Why Regions Financial Could Head Even Higher

Shares of Regions Financial (NYSE: RF  ) hit a 52-week high on Monday. Let's take a look at how it got there and see if clear skies are still in the forecast.

How it got here
It might seem counterintuitive to proclaim that at a new high, Regions Financial could head even higher (you could have purchased the stock for below $3 less than a year ago), but sometimes you just don't know if a company has turned the corner until well after its results have indicated as much.

Such is the case with Regions Financial, which is finally putting the pieces back together after the residential mortgage meltdown nearly left the company belly up. In Region's most recent quarter, the company noted a seven-basis-point expansion in net interest margin, a 28% increase in mortgage loan dollar volume, and, most importantly, an 11% reduction in non-performing loans, as well as 93% reduction in money set aside for future loan losses versus the previous year. This by no means puts the bank on safe ground or puts it on par with its peers, but it's a strong step in the right direction.

The other catalyst sending shares higher is the fact that Regions was finally able to pay back the $3.5 billion it had borrowed from the U.S. Treasury under the TARP program. In previous years, regulators had discouraged Regions from paying back the loan due to its shaky balance sheet. However, Regions' sale of its investment banking unit, Morgan Keegan, to Raymond James Financial (NYSE: RJF  ) for $1.2 billion, coupled with the $900 million it raised through share offerings, allowed it to repay its TARP obligations. With TARP out of the way, Regions is free to seek merger opportunities and may potentially be able to raise its dividend (which currently yields 0.6%).

How it stacks up
Let's see how Regions Financial compares to its peers.

RF Chart

RF data by YCharts.

In terms of banks operating in the southeastern United States, both Wells Fargo (NYSE: WFC  ) and BB&T (NYSE: BBT  ) have significantly outperformed both Regions Financial and Bank of America (NYSE: BAC  ) , both of which have had an untold number of issues.

Company

Price/Book

Forward P/E

Dividend Yield

Regions Financial

0.7

10.0

0.6%

BB&T

1.2

10.1

2.3%

Wells Fargo

1.3

9.1

2.0%

Bank of America

0.4

8.3

0.5%

Source: Morningstar.

Wells Fargo is possibly the best example of a strong large bank. It has generally avoided the toxic loan fallout and legal issues that have plagued the remainder of the banking sector. Similarly, BB&T boasts the highest yield of these four banks at 2.3%, and its improving credit quality led to a 66% hike in net income in its latest quarter.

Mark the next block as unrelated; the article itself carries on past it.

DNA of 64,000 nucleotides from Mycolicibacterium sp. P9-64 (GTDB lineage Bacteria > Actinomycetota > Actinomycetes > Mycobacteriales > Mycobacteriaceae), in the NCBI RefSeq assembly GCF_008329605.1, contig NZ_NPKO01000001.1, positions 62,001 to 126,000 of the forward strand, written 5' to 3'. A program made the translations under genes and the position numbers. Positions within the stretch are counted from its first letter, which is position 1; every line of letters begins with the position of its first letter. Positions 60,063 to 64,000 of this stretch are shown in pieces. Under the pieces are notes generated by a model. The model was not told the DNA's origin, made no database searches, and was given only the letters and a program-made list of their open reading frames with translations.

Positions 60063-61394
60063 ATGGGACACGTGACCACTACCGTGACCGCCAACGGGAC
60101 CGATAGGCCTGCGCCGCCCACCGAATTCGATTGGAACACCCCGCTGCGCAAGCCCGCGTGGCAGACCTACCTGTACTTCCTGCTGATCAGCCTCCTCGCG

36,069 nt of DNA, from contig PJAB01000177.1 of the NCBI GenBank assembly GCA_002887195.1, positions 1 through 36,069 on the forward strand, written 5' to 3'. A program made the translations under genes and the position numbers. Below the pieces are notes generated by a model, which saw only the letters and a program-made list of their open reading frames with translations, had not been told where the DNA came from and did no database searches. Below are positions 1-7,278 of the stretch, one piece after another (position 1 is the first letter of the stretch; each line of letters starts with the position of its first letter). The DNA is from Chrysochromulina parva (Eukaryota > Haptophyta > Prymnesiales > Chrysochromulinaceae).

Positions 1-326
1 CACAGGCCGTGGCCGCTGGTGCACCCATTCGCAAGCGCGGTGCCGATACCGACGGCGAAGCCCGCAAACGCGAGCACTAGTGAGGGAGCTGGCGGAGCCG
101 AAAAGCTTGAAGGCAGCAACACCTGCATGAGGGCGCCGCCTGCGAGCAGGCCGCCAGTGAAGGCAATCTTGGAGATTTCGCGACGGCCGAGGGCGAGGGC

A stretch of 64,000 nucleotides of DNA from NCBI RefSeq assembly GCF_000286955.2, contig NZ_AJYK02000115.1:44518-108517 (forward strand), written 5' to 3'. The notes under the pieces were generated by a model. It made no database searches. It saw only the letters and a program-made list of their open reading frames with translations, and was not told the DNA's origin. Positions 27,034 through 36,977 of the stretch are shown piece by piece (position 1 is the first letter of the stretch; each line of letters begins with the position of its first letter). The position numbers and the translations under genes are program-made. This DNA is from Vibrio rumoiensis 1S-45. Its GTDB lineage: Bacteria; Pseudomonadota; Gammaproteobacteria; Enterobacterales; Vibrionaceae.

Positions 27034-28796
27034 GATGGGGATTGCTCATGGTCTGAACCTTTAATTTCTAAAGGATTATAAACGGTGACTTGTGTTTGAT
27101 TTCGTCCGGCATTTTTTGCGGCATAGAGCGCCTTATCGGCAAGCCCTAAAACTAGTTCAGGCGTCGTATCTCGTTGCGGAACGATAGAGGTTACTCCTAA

Prudent lending was not on the docket, however, for Regions or Bank of America. Both companies have taken to shedding assets in order to boost liquidity and shareholders have had their dividends sacrificed almost in their entirety in the process. Bank of America disposed of $8.3 billion worth of China Construction Bank last year, among its other capital-raising acts, in order to shore up its balance sheet. As I discussed above, Regions has also been in non-core-asset-dumping mode in order to eliminate its TARP loans and lessen its regulatory obligations.

What's next
Now for the $64,000 question: What's next for Regions Financial? The answer really depends on whether the company can reinvigorate traditional growth paths (deposits, loans, and service fees) now that its TARP obligations are out of the way, and if the bank attracts merger or buyout interest.

Our very own CAPS community gives the company a three-star rating (out of five), with 80.5% of members expecting it to outperform. Although I've yet to make a CAPScall in either direction on Regions Financial, I'm ready to rectify that now by placing a call of outperform on the stock.

Yes, even at a 52-week high I see plenty of potential in Regions Financial. Slowly, but surely, the company's charge-offs and non-performing assets are falling, and tradition ally safe banking activities are increasing. Regions won't be without its own set of challenges, which still include $1.9 billion worth of non-performing assets on its books, as well as near record-low interest rates that are making it difficult for banks to earn much on their investments. Still, repaying TARP was a gigantic hurdle for Regions to overcome, and even if the company finds no merger or buyout interest, it should be able to focus on improving its business and boosting its dividend over the coming years. There's no reason Regions Financial can't trade for its book value in my opinion.

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Craving more input on Regions Financial? Start by adding it to your free and personalized Watchlist. It's a free service from The Motley Fool to keep you up to date on the stocks you care about most.

Fool contributor Sean Williams owns shares of Bank of America, but has no material interest in any other companies mentioned in this article. You can follow him on CAPS under the screen name TMFUltraLong, track every pick he makes under the screen name TrackUltraLong, and check him out on Twitter, where he goes by the handle @TMFUltraLong.

Motley Fool newsletter services have recommended buying shares of Wells Fargo. Try any of our Foolish newsletter services free for 30 days. We Fools don't all hold the same opinions, but we all believe that considering a diverse range of insights makes us better investors. The Motley Fool has a disclosure policy.


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